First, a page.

Please note this is a summary of an article published 03-10-2022 by Belgian independent news medium Apache, written by Han Zinzen. You can read the full article in Dutch via this link. Curious to read the brand screening COSH! did of Patagonia back in 2020? Click here.
As you might have already seen on the news, Yvon Chouinard, founder and owner of outdoor brand Patagonia, has handed over his estimated $3 billion property to two organisations dedicated exclusively to climate projects. But how environmentally and socially conscious is this good deed really?
Chouinard can be described as a true environmentalist, especially looking at his company’s mission. Patagonia was one of the first companies to use organic cotton but also uses other materials known for their sustainability such as recycled polyester, offering innovative products since the 90s.
Patagonia is currently valued at $3 billion, with annual sales of $1 billion. Being long past his retirement age, Chouinard started thinking about what to do with this money. In an open letter, he lists some options, but writes "there were no good options at hand, so we created our own." Chouinard has thus developed a 'dual-class structure', with a minority of shareholders (the Chouinard family) controlling the majority of shares. Besides, the Patagonia Purpose Trust and the Holdfast Collective will support the company in helping save the planet with their shares and dividend of Patagonia. Want to know the details of the outcomes? Please read the full article on Apache.
The non-profit organisation Holdfast Collective is a so-called 501(c)(4). Under US tax law, such a non-profit organisation is allowed to make unlimited political donations. An article by Bloomberg news agency says in this regard that donations to a 501(c)(4) do not qualify for income tax deductions. On top of that, Chouinard has to pay a 40% 'US estate and gift tax' on the 2% of shares he verses to the Patagonia Purpose Trust. That amounts to $17.5 million. This way Chouinard avoids the much greater amount of taxes he would have had to pay in other constructions.
Ray Madoff, professor at Boston College Law School, and Daniel Hemel see a problem as among other things "there’s a chance the rest of society will have to pay more taxes." Additionally, this way rich people who are less inclined towards democracy can use the same construction to achieve their goals. The title of Yvon Chouinard's open letter, “Earth is now our sole shareholder”, is somewhat misleading after reading this. To learn more about the consequences, please read the article by Bloomberg or Apache.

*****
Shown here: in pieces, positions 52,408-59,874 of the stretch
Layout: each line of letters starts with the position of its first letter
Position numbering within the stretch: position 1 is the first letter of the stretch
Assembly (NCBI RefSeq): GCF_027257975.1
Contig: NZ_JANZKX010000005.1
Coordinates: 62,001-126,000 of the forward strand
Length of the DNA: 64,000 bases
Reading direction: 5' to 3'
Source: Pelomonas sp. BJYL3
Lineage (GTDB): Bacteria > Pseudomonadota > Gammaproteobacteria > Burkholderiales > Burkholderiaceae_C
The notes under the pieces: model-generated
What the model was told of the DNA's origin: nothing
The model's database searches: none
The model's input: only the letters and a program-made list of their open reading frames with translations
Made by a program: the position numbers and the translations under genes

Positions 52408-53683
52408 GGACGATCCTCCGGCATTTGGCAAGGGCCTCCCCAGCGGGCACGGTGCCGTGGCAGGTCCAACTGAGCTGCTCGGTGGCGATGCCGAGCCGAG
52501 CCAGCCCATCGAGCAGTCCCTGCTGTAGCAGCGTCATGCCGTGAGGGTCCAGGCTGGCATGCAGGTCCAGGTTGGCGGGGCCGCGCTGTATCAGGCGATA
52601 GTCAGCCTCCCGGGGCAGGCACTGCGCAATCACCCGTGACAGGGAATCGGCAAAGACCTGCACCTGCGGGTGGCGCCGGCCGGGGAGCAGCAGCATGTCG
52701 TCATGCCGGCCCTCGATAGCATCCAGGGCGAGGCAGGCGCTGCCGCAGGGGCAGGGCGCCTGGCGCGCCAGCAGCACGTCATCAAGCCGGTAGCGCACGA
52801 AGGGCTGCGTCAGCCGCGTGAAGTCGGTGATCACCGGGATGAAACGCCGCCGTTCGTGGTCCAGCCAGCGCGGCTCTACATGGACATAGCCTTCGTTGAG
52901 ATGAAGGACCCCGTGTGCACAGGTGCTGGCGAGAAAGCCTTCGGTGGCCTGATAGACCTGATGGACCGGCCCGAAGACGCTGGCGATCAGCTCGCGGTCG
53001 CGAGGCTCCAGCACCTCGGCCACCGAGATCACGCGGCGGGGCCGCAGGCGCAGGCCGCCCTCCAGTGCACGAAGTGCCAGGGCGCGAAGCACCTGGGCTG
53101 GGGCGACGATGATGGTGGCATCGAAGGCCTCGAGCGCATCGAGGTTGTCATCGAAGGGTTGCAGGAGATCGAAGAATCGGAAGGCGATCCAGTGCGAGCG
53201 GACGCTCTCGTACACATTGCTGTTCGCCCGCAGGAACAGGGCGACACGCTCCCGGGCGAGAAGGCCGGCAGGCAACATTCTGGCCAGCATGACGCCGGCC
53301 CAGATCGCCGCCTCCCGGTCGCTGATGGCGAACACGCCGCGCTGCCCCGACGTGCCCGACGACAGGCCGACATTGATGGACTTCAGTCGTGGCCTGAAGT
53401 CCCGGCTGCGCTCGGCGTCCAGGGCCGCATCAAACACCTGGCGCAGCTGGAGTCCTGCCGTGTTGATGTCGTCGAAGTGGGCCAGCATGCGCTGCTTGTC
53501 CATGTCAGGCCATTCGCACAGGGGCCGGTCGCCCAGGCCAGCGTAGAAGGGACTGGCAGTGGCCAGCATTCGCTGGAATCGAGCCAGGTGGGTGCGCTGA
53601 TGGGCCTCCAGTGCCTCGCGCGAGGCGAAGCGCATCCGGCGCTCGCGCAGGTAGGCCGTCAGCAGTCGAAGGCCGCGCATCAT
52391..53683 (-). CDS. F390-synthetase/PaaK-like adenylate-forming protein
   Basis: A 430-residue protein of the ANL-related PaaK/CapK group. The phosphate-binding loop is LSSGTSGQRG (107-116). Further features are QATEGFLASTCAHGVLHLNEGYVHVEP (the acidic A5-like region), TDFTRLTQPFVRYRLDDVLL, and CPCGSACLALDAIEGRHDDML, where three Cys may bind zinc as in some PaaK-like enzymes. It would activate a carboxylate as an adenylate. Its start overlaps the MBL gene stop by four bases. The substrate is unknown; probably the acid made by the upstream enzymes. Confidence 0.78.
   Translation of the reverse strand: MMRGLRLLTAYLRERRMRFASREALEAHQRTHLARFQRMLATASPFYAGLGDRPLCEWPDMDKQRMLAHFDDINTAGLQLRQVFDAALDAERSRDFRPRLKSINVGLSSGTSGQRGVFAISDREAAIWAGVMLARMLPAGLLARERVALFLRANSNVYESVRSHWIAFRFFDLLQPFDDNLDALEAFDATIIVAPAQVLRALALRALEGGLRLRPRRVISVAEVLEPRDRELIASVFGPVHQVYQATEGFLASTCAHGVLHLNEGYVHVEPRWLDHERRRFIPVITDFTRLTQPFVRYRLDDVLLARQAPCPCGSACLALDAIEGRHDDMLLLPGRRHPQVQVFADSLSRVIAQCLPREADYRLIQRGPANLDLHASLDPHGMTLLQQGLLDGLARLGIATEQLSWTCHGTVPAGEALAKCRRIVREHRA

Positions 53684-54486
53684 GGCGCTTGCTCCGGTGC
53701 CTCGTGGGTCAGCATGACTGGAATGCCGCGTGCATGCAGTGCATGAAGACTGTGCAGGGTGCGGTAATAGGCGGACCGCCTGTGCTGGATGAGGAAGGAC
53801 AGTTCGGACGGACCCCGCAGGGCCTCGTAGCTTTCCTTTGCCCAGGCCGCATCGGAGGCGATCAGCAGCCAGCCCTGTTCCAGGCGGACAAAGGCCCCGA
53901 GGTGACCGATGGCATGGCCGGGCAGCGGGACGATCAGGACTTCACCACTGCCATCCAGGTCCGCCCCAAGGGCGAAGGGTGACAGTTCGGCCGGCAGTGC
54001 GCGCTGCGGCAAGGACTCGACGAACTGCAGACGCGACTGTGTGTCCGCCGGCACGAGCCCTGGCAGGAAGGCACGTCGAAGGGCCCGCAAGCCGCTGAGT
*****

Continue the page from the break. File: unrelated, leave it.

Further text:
According to Niki de Schryver, founder of COSH!, Patagonia knows the importance of a good marketing stunt like no other. Such as the successful “Don’t buy this jacket” campaign, launched on Black Friday 2011, raising awareness for overconsumption and premature garment disposal. "Every initiative that Patagonia launches gets an incredible amount of media attention, resulting in their sales going up and maintaining their image as the most sustainable brand."
In 2010, Patagonia, together with Walmart, founded the Sustainable Apparel Coalition (SAC), to provide solutions to reshape the fashion industry. To this end, it created the Higg Materials Sustainability Index (MSI) in 2011, which allows fashion companies to demonstrate their social and environmental impact.
Both SAC and Higg MSI are under fire, among other things for deliberately promoting polyester and other synthetic yarns as sustainable. "And what happens after a garment is sold, isn’t included in the analysis, but it does have a major ecological impact." Niki de Schryver points out.
But perhaps more importantly, according to The Great Greenwashing Machine, both the SAC and the Higg Index are notorious for refusing to provide the necessary information, and show a glaring lack of transparency. It led the Norwegian Consumer Agency (NCA), to issue a ruling against Norwegian outdoor brand Norrøna, as well as Swedish fast fashion giant H&M, stating that these brands were breaking the law when referring to the Higg Index to demonstrate their sustainability.
But the political power of the SAC remains strong. Multiple legislations that are in development are dependent on goals and reporting methods of the SAC and the Higg Index. However, dubious links can also be found between the SAC, Patagonia and unsustainable companies like from the oil industry. Read more about that in the article by Apache.
But clearly, Patagonia wants to have a positive impact on the climate crisis. COSH! found that to do so, the company wants to be carbon neutral by 2025. "In doing so," says Niki de Schryver, "it wants to use 50% recycled polyester in all its products, as if that's going to save the world." Want to know why the environmental impact of recycled polyester is worse than you might think? Read it here.
Read the full article by Apache for free
As mentioned before, this is a summary of an article published by Belgian independent news medium Apache, written by Han Zinzen. You can read the full article in Dutch here. Curious to read the brand screening COSH! did of Patagonia back in 2020? Click here.